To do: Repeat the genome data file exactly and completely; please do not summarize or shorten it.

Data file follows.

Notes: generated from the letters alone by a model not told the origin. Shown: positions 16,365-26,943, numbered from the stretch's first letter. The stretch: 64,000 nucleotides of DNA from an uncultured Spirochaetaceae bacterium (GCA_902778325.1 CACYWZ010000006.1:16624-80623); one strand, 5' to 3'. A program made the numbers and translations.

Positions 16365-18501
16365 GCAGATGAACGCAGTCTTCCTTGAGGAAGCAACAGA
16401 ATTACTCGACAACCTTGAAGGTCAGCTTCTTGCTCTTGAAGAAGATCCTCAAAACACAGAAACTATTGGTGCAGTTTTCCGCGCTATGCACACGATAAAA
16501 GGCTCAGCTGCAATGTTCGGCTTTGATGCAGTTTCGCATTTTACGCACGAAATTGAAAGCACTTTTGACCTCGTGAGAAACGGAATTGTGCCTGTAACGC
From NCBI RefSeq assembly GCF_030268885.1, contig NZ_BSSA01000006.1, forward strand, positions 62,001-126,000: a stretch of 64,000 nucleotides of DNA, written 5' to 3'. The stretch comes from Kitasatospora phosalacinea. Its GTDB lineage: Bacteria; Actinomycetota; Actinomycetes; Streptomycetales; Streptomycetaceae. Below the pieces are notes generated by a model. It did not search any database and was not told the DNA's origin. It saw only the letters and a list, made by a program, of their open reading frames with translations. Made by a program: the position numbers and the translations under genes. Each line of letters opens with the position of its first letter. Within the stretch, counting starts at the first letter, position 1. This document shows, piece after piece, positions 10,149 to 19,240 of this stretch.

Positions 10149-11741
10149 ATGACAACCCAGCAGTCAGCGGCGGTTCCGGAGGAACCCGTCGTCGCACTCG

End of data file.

Notes: generated from the letters alone by a model not told the origin. Shown: positions 16,365-26,943, numbered from the stretch's first letter. The stretch: 64,000 nucleotides of DNA from an uncultured Spirochaetaceae bacterium (GCA_902778325.1 CACYWZ010000006.1:16624-80623); one strand, 5' to 3'. A program made the numbers and translations.

Positions 16365-18501
16365 GCAGATGAACGCAGTCTTCCTTGAGGAAGCAACAGA
16401 ATTACTCGACAACCTTGAAGGTCAGCTTCTTGCTCTTGAAGAAGATCCTCAAAACACAGAAACTATTGGTGCAGTTTTCCGCGCTATGCACACGATAAAA
16501 GGCTCAGCTGCAATGTTCGGCTTTGATGCAGTTTCGCATTTTACGCACGAAATTGAAAGCACTTTTGACCTCGTGAGAAACGGAATTGTGCCTGTAACGC
From NCBI RefSeq assembly GCF_030268885.1, contig NZ_BSSA01000006.1, forward strand, positions 62,001-126,000: a stretch of 64,000 nucleotides of DNA, written 5' to 3'. The stretch comes from Kitasatospora phosalacinea. Its GTDB lineage: Bacteria; Actinomycetota; Actinomycetes; Streptomycetales; Streptomycetaceae. Below the pieces are notes generated by a model. It did not search any database and was not told the DNA's origin. It saw only the letters and a list, made by a program, of their open reading frames with translations. Made by a program: the position numbers and the translations under genes. Each line of letters opens with the position of its first letter. Within the stretch, counting starts at the first letter, position 1. This document shows, piece after piece, positions 10,149 to 19,240 of this stretch.

Positions 10149-11741
10149 ATGACAACCCAGCAGTCAGCGGCGGTTCCGGAGGAACCCGTCGTCGCACTCG